“Steve” had a cold-water flat apartment. After he raped me, I remember walking downstairs to the community bathroom. I found a white washcloth and tried to clean myself. I scrubbed my skin raw. There was so much blood. I left the washcloth in the sink. It would never be white again.

“Steve” moved out the next day. Now, no one would ever believe me, even if I did tell.

I kept my mouth shut for years. I was 12 before I knew that there were names for what had happened to me. Rape. Child molestation.

By then, I had learned a lot. Suspicion, mistrust. I was a master at shutting down, and being “dead” inside. My secret had eaten away at me.

As a teenager, I learned that by using my body, I held power and control over men.

Eighteen years later, my husband and I were expecting our first child. I was thrilled, but also secretly terrified. I was losing control over the body that I had spent so many years learning to control. I was terrified of ripping during childbirth. The thought of an episiotomy gave me panic attacks. Please, God, don’t let anyone cut me there. The dark places in my head had convinced me that my child would be born “damaged.” All my “badness” would finally be shown to the world.

My son, and then 15 months later, my daughter, was born perfectly healthy. They were big, beautiful, perfect babies. God didn’t hate me. He had blessed me. All my shame, inhibitions, mistrusts, my fears... they were gone.

I held my newborn son, and put him to my breast. My body, the one that I had always thought so horrible, had given birth. Now it would sustain the life of my child. There are no words to explain the depth of that feeling.

Almost five years have passed. I have high self-esteem. I am a confident woman. I love myself. I give all the credit of my emotional healing and well being to the birth and breastfeeding of my babies.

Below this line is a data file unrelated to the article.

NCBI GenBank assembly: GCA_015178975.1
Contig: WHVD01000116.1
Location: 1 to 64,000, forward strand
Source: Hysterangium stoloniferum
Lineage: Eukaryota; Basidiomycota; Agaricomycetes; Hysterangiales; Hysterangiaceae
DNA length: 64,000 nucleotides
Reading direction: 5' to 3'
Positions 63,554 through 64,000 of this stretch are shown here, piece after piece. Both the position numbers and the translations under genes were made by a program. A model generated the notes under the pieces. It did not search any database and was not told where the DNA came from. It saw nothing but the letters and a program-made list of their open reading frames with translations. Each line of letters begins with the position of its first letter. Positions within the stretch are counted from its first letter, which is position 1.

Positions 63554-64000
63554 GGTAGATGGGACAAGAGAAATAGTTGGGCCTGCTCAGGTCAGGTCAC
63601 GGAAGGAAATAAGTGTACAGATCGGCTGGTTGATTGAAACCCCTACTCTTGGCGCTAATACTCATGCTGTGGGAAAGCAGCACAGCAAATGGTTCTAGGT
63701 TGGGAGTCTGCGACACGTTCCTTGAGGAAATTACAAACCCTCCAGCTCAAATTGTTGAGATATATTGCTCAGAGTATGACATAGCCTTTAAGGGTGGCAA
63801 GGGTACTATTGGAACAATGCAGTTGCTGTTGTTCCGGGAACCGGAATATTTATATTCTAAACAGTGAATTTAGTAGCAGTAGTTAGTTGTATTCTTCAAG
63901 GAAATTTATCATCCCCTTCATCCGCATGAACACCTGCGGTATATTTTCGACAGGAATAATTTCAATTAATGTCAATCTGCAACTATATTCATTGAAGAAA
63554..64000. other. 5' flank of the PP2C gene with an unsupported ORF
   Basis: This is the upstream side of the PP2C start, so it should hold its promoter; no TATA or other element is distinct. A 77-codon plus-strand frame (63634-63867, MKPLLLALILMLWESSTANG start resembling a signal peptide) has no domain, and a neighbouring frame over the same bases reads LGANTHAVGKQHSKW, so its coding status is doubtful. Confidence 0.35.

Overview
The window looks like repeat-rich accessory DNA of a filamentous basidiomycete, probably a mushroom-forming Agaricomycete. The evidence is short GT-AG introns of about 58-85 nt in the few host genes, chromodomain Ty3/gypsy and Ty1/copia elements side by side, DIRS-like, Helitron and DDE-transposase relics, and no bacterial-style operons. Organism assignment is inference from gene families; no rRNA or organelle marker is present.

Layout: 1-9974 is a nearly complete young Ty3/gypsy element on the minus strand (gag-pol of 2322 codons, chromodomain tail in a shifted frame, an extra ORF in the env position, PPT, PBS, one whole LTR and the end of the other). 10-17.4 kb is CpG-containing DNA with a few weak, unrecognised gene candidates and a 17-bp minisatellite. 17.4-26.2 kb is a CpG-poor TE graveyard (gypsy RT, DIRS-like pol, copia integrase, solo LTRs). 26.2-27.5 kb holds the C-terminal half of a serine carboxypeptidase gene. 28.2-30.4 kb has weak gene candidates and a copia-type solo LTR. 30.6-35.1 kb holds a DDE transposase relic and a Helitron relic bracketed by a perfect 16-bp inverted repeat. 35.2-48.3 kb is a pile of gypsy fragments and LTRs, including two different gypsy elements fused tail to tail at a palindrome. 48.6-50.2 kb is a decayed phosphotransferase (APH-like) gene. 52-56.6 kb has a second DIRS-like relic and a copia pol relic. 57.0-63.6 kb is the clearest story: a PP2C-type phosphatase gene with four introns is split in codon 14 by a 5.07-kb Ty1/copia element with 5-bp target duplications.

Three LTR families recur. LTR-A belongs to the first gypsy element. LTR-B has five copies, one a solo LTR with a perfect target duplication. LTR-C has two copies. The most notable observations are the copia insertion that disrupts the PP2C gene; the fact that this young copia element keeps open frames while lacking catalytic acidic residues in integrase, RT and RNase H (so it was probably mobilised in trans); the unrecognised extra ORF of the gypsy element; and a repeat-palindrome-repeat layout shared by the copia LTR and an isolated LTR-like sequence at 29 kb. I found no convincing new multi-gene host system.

Ten years ago, I would never have believed that I could do these wonderful things. I was so wrong.


To learn more, order Survivor Moms: Women’s Stories of Birthing, Mothering and Healing after Sexual Abuse

Friday, September 26, 2008

Mary J.'s poems


Daddy loves me.
He wouldn’t hurt me.
I made him do it – I’m bad.
Shame on me.

Mommy looks away.
It must be OK.
I wish she would open her eyes – I’m bad.
Shame on me.

Daddy touches me and teaches me.
He says it’s OK.
I don’t like it – I’m bad.
Shame on me.

Mommy doesn’t want to know.
She pretends.
I must be wrong – I’m bad.
Shame on me.

Daddies don’t lie.
Daddies don’t hurt their little girls.
Mine did – I’m bad.
Shame on me.

Mommies love their children.
Mommies protect their children.
Mince didn’t – I’m bad.
Shame on me.


Today I watched Gretchen become a woman.
Time after time overpowering her attacker.
Using and practicing life-saving self defense techniques.
I was proud, amazed, and in awe of her strength – her voice.
I was doing what my mother didn’t do – protecting my daughter.

Keep breathing! Keep breathing!
I told myself.

Surrounded by strong female voices